Kubernetes 1.16 is expected to arrive this week, and with it comes a host of new changes that help ease management for users of this container orchestration platform. For users of Kubernetes, and of Red Hat OpenShift, this release signals the arrival of the general availability for Custom Resource Definitions (CRDs).
When building open source software, duties and tasks must be distributed among large numbers of contributors, some of whom may even be in direct competition with one another. While this may sound like a risky, Machiavellian scenario, in practice, there’s far less rivalry. Instead, the whole project becomes a collaborative board game with individual high scores.
Those high scores ebb and flow as teams take charge of features, lead them to completion and exchange leadership roles over the course of the development of the project. We say all that to say this: Kubernetes 1.16 saw a great deal of work and guidance across the ecosystem, as well as from Red Hat and Google (top upstream corporate contributors). All vendors and the community at large can benefit from the updates made in this release, especially with the prime time for CRDs, which are a main extension point for building cloud native applications on Kubernetes.
A focus on APIs
For this release, the overall theme was one of easing the creation and long term management of APIs hosted within Kubernetes, especially via Custom Resource Definitions, which makes it easier for Operator authors to define the resources they’re making available to users in their clusters.
CRDs have been fully supported in Red Hat OpenShift for several releases, but developing OpenShift 4 as an automated platform built on Operators gave us the chance to find the remaining gaps first hand. As we evolved our own Operator APIs, we turned our attention on the functionality missing from CRDs and used those lessons to take CRDs to GA as a solid basis for any API. We’ve focused on allowing API evolution over time with features like pruning and structural schemas, and added them back to the upstream project.
APIs are never perfect and it’s critical to accept that and build in the ability to make changes. To that end the team worked hard with the community to make it possible for CRD authors to express their intent via an enforceable OpenAPI Specification (formerly known as swagger). This lets a cluster self-document how it’s API works for a developer or admin. These self-documenting APIs are able to keep up with the constant changes that can take place behind the scenes, reworking schemas and API structures as software projects evolve over time. It’s a problem similar to that which NoSQL databases tried to solve, but in a different realm: schema-less custom resources turned out to be hard to manage over the lifecycle of a software like OpenShift, without accidentally breaking backward compatibility.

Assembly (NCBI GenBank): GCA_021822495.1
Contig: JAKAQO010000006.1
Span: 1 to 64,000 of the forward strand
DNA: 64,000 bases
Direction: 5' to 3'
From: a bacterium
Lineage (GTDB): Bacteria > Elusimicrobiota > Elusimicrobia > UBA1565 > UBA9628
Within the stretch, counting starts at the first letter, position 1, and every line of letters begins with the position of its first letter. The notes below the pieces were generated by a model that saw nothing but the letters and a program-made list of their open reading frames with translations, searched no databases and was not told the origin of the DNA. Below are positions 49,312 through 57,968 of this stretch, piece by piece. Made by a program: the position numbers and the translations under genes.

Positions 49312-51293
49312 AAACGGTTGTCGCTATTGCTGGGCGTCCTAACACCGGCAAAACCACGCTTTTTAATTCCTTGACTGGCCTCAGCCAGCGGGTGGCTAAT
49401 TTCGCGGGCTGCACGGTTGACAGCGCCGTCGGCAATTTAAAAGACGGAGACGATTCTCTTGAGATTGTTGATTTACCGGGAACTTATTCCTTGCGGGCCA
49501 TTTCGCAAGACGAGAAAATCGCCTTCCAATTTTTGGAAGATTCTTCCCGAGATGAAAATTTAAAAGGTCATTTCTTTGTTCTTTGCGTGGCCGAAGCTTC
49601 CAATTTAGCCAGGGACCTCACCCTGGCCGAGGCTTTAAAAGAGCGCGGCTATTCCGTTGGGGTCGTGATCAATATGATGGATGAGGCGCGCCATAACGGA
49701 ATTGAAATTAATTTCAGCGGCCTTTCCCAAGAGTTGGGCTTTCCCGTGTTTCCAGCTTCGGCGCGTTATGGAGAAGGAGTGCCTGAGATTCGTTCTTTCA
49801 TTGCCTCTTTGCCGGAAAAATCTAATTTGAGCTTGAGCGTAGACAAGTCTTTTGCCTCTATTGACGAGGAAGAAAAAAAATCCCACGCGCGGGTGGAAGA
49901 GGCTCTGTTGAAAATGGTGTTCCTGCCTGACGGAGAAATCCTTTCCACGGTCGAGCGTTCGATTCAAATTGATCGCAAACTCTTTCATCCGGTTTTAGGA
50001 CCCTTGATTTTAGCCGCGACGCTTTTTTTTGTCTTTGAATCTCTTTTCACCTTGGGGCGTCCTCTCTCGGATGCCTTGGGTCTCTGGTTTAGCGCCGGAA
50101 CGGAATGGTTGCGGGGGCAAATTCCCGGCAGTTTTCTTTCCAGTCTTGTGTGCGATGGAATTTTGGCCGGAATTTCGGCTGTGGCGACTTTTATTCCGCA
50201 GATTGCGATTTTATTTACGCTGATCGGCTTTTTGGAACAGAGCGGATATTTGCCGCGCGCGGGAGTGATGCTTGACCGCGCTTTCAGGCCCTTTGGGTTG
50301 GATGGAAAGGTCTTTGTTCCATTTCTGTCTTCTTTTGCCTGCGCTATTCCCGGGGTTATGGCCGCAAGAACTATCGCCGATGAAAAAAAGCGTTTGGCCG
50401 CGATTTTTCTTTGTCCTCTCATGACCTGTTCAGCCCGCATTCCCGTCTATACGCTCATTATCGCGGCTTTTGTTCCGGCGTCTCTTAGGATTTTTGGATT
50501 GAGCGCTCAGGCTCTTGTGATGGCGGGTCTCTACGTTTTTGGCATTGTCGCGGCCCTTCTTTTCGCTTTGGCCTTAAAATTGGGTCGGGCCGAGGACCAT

With that in mind, we worked with the community to make schemas in CRDs the default, serving as guide rails for developers. An API schema will grow and evolve over time. Support for multiple versions and conversion between them allow developers to cope with these changes.
Defaulting support is another such feature that helps developers build enterprise grade software on-top of CRDs: they can add default values for new fields, and existing users of their software will see them for new cluster objects and also for existing cluster objects when read from the etcd database. This gives a natural feel of APIs, crucial for OpenShift and also third party products on top of OpenShift.
Red Hat and others have driven the design and the implementation of CRDs in Kubernetes and is proud to see them graduate to GA in Kubernetes 1.16.
Kubernetes 1.16 is expected to be available for download from the CNCF GitHub account this week and you can read more in our technical post on what’s new. This release of Kubernetes is planned to be integrated into a future release of Red Hat OpenShift.